1. Back off, says Europe
A Chinese buying spree has the Europeans running scared. Germany has called for Europe to control foreign investment in its companies, shortly after news that Chinese acquisitions had hit a US$207bn record. The protectionist stance comes months after Kuka AG, a German firm that assembles Airbus jets, was purchased by China’s Midea. Germany’s economy minister this week reopened a review of the takeover of equipment supplier Aixtron by China’s Grand Chip Investment.
2. Runners: win by a nose
An injured knee is nothing to sniff at. But there may be an end in sight for damaged joints. Researchers at Switzerland’s University of Basel have taken cells from the noses of 10 patients with damaged knee joints and grown them into cartilage grafts. These patches were surgically implanted into the patients’ knee joints.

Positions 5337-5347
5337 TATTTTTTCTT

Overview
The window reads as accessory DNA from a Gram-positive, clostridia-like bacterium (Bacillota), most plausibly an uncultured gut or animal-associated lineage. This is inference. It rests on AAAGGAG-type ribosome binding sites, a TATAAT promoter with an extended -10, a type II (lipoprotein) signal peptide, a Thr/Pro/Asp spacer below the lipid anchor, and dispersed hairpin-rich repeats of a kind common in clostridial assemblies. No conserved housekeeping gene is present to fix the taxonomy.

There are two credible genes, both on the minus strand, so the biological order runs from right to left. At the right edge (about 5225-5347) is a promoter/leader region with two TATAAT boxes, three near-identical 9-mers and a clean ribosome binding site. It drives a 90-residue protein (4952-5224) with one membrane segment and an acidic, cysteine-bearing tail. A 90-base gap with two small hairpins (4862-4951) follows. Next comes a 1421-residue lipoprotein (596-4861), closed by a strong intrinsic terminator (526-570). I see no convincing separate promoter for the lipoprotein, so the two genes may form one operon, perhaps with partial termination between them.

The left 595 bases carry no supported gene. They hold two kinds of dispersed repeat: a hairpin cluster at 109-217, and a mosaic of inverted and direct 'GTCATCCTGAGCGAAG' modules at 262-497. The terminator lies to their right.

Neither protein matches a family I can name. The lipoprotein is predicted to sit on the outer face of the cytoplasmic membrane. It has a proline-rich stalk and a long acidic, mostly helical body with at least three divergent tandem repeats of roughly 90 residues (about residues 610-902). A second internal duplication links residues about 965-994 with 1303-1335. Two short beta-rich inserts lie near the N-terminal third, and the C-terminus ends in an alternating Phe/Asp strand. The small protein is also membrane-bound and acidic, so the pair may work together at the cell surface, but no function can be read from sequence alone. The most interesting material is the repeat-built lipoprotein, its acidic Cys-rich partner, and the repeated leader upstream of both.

Two years after the procedure, most patients had developed new tissue similar to normal cartilage and reported improvements in knee function, decreased pain, and a better quality of life.
3. The president’s hand
Malawians can’t be faulted for not paying attention. When President Peter Mutharika (76) returned from a weeks-long visit to the US, he used his left hand to wave to a crowd of supporters and to shake hands, though he is right-handed, and didn’t hold a press briefing. His presence put a quick end to the hashtag #BringBackMutharika — and rumours of his death — but have done little to dampen speculation about his failing health. It has left the public wondering whether Mutharika would continue to run the country via Skype, as his spokesman recently claimed from the US.